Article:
Hearing Anonymous make bombast threats against enemies much bigger and more powerful than themselves is nothing new, as the amorphous online hacktivist group likes nothing more that to play up to the David and Goliath mythology it has created around itself since it emerged from the racist, sexist and homophobic chatrooms of 4chan.
One of the group's most consistent opponents (at least in the minds of the activists themselves) has been Israel, and the #OpIsrael campaign has been a fixture of the group's activities for the last three years.
Therefore is was unsurprising to see some members of the group publishing a video in which they promise to "erase Israel from cyberspace" on 7 April to coincide with Holocaust Remembrance Day.
These claims have been heard for the last three years but the group took things a little further this year, promising to carry out an "electronic Holocaust" against the country.
Clearly worded to incite anger amongst Israelis, it was also included by Anonymous as a way of getting attention from the media which may otherwise have been jaded by the groups continued failure to follow through on its threats to "wipe Israel from the internet".
And it worked. Dozens of media outlets, including mainstream publications such as the Daily Mail, Independent, Newsweek, Haaretz and indeed this website, picked up the story and ran with it without really questioning the validity of the claim.
Cyber Iron Dome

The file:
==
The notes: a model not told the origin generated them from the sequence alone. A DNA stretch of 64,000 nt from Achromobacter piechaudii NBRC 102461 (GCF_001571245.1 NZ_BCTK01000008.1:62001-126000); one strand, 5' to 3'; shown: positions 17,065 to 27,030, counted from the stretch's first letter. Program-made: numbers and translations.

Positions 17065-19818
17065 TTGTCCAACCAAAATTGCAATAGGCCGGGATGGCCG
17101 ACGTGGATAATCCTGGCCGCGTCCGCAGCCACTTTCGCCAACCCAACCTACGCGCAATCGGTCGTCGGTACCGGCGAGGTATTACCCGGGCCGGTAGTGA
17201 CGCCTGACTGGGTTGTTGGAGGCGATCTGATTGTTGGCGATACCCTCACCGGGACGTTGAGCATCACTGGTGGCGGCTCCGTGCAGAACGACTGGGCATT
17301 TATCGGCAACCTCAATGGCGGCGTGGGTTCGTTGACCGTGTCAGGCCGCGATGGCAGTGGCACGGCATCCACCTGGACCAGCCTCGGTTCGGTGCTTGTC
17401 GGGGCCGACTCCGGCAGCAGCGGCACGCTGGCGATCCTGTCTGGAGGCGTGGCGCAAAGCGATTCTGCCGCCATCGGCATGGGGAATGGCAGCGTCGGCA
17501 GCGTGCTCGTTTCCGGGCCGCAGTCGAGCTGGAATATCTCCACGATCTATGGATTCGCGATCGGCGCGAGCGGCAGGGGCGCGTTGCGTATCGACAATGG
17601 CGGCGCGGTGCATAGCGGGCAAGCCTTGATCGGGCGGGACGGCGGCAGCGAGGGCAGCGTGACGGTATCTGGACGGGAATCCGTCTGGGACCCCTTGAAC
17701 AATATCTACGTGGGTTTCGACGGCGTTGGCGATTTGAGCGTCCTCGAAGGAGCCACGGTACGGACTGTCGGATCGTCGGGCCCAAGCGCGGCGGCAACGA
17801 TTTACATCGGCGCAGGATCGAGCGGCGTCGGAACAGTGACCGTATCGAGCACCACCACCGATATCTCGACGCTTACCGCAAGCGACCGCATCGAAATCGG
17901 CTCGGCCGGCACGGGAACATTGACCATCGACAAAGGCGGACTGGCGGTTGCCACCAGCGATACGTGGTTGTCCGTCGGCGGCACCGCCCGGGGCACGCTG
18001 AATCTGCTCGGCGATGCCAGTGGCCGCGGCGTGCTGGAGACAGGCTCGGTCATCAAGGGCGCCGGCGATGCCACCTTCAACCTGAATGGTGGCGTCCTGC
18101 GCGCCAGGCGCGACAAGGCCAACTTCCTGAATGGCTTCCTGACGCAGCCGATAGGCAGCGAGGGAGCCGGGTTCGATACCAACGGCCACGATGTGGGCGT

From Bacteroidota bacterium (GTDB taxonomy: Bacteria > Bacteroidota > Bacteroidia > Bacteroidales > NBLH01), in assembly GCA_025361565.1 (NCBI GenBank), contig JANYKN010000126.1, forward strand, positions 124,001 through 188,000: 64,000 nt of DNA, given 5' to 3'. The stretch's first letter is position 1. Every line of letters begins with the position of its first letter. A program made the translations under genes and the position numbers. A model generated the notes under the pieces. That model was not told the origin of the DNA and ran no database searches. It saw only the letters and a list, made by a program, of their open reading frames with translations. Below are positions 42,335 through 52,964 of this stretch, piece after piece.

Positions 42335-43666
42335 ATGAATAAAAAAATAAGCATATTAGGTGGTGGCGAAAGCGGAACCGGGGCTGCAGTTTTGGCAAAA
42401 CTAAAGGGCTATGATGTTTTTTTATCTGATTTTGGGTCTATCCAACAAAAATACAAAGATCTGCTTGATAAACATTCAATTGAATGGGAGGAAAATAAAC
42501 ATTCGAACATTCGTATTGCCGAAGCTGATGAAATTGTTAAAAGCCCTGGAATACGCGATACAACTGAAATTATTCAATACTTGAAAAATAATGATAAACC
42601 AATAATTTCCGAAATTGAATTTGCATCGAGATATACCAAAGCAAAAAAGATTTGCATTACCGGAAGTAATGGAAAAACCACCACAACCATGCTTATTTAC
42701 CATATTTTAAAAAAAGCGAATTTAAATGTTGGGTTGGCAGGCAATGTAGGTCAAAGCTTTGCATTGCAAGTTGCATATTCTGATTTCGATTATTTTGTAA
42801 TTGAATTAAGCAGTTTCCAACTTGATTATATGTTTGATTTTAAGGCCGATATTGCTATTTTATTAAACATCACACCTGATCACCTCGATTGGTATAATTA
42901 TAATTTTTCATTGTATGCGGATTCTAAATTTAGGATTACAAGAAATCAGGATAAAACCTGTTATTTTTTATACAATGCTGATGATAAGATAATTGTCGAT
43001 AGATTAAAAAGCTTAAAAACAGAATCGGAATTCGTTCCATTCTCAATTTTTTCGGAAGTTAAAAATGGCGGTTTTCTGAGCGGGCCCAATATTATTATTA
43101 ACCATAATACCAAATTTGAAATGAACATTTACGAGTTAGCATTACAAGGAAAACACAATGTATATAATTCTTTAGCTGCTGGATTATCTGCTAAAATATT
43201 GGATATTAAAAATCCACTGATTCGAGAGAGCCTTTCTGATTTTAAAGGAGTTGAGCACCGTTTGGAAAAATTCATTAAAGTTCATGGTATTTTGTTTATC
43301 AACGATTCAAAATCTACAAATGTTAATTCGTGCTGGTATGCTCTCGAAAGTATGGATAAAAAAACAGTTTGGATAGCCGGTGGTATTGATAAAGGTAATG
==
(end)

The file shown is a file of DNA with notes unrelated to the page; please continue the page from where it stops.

As we have seen in the last few years, Anonymous's attacks have barely left a scratch on the surface of Israel's cyber-Iron Dome.
Israel is one of the most sophisticated countries in the world when it comes to cyber-security, having created some of the most advanced systems to deal with threats of much more complexity than Anonymous can typically mount.
It worked with the United States to create the highly-sophisticated Stuxnet malware and is constantly fending off threats from nation state attackers much more skilled than Anonymous.
Anonymous doesn't have the skill
Following 2014's Anonymous OpIsrael attack - when the group claimed to have inflicted $3bn (£1.77bn) worth of damage - Israel's National Cyber Bureau gave this withering assessment of the hacktivist threat:
"Anonymous doesn't have the skills to damage the country's vital infrastructure. And if that was its intention, then it wouldn't have announced the time of the attack. It wants to create noise in the media about issues that are close to its heart."
Idan Aharoni, head of cyber intelligence at RSA's Anti-Fraud Command Centre in Tel Aviv, was equally damning: "OpIsrael didn't seem to have a single noteworthy technical achievement."
Anonymous clearly understands the power of the media in spreading its message as wide as possible and uses the type of incendiary rhetoric seen in its latest video.
The problem is that rather than sounding like David going up against Goliath, the group's increasingly bombastic claims ring ever more hollow and it will soon be seen more like the boy who cried wolf.